Chris Jablonski

Christopher Jablonski is a freelance technology writer. Previously, he held research analyst positions in the IT industry and was the manager of marketing editorial at CBS Interactive. He's been contributing to ZDNet since 2003.</p> <p>Christopher received a bachelor's degree in business administration from the University of Illinois at Urbana/Champaign. With over 12 years in IT, he's an expert on transformational technologies, particularly those influential in B2B.

Latest Posts

Holograms to help nanotechnology

Holograms to help nanotechnology

Researchers from Harvard University and New York University have found a way to use holographic optical traps (HOTs) to manipulate semiconductor nanowires. This could open the way for new forms of optical and electronic devices like fast, high-capacity computer memory chips.

November 10, 2005 by in Hardware

Greenland's ice belly is growing

Greenland's ice belly is growing

By using eleven years of data collected by satellites, European researchers have found that the ice sheet covering the interior of Greenland has gotten thicker at a rate of more than 6 centimeters per year. And even if it looks strange, it is completely coherent with the theories about global warming.

November 8, 2005 by in Innovation

A new biopaper for organ printing

A new biopaper for organ printing

Organ printing is an emerging branch of medicine which uses healthy cells to repair a damaged or diseased organ but it obviously needs ink, paper and a printer. Now, a new biopaper developed at the University of Utah might potentially help millions of people waiting for transplants for livers or kidneys.

November 7, 2005 by in Tech Industry

Find your genetic father... online

Find your genetic father... online

Last week, New Scientist revealed how a 15-year-old boy found his genetic father by using a DNA-testing service. The only problem with this story is that the boy was conceived via an anonymous sperm donor. This could have huge implications for thousands of other anonymous donors all around the world.

November 6, 2005 by in Enterprise Software

Better terrain maps of Earth... and beyond

Better terrain maps of Earth... and beyond

The Defense Advanced Research Projects Agency (DARPA) thinks that today's computer maps of the Earth are inaccurate for its needs. So it recently awarded a grant to a Rensselaer Polytechnic Institute (RPI) researcher to develop better computer terrain maps of the surface of Earth and even our moon or Mars.

November 5, 2005 by in Developer

Storing liquid CO2 in the oceans?

Storing liquid CO2 in the oceans?

One of the ways to reduce greenhouse gas emissions is to capture carbon dioxide at its source, when it is emitted from power plants for example, and to store it in other places, such as depleted oil and gas reservoirs or even the ocean after liquefaction. But, according to Youxue Zhang, a professor at the University of Michigan, there are pitfalls in this last plan.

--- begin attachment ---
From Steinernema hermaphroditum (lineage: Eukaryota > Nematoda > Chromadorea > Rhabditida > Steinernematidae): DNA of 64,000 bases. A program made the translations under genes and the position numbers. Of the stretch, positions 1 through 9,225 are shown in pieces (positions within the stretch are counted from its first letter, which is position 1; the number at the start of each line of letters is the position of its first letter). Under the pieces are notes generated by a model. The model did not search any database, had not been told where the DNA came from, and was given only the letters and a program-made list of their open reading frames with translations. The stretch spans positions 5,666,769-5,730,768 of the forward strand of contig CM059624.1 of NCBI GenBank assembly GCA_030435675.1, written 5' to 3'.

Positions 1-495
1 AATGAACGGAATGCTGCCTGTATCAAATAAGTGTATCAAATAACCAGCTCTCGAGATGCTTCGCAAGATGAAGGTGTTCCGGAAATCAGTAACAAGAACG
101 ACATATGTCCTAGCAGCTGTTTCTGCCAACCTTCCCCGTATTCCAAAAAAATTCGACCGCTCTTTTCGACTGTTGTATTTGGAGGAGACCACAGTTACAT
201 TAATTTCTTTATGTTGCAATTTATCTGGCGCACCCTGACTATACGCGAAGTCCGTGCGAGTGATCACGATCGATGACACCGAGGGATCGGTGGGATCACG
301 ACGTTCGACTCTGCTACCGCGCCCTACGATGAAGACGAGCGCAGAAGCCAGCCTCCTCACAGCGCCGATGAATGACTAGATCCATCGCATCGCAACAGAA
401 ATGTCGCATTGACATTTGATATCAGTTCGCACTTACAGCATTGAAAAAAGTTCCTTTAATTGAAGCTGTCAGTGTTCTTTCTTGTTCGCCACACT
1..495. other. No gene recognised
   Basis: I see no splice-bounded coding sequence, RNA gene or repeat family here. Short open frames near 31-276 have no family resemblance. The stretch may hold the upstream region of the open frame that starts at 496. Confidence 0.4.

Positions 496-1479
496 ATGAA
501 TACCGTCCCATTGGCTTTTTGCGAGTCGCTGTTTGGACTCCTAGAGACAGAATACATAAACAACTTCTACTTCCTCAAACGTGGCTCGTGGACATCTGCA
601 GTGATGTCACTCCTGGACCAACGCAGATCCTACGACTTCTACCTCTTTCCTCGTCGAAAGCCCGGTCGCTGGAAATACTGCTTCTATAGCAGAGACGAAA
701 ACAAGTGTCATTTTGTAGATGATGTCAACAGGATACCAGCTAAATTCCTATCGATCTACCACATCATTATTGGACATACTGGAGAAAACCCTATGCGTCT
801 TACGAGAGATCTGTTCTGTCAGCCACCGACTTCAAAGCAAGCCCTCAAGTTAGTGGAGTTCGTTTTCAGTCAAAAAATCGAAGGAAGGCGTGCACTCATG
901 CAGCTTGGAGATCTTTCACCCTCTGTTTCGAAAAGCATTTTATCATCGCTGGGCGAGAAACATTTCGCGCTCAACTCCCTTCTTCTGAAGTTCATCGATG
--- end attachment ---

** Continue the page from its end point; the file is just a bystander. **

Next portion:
November 4, 2005 by in Innovation

No more blurry pictures!

No more blurry pictures!

Computer scientists from Stanford University have developed a camera which contains a microlens array between the main lens and the photosensor. Their "light field camera" takes one shot, but also captures information about light conditions, which makes possible to later compute photographs in which subjects at every depth appear in finely tuned focus.

November 3, 2005 by in Hardware

A helicoid with a handle

A helicoid with a handle

For the first time in more than 200 years, a team of mathematicians from Rice, Stanford and Indiana universities has discovered a new shape of geometrical minimal shape. Their 'genus one helicoid' looks like a parking garage ramp or a curved soap film, but with a curved handle, like you can find on a coat hanger or a coffee mug.

November 1, 2005 by in Tech Industry

Exploring Mars will be a risky business

Exploring Mars will be a risky business

Are humans ready to stay on Mars for several months? Can we deal with all the risks that its environment may cause to astronauts and space missions? According to a report from NASA, the #1 risk is Martian dust because it can potentially damage power systems, space suits and filtration systems.

October 31, 2005 by in Innovation

Can your mouth become multilingual?

Can your mouth become multilingual?

A new computer technology based on artificial intelligence (AI) and statistical methods promises to deliver speech-to-speech translation in many languages. And one day, it might even be implanted into your mouth and your throat.

October 30, 2005 by in Hardware

A big boost for optical networks

A big boost for optical networks

Engineers at Stanford University have built a silicon germanium modulator which can manipulate a beam of laser light on and off up to 100 billion times a second. This potentially opens the way to optical networks ten times faster than today's networks.

October 29, 2005 by in Networking

More secure signatures

More secure signatures

IBM is working on a system using dynamic signature verification as a biometric authentication of the purchaser. The system, dubbed Sign and Go, checks your signature by comparing it to several previously recorded samples and analysing the speed and the movements of your hand when you sign on a digital pad.

October 24, 2005 by in IBM

Newsletters

You have been successfully signed up. To sign up for more newsletters or to manage your account, visit the Newsletter Subscription Center.
See All
See All

Top Stories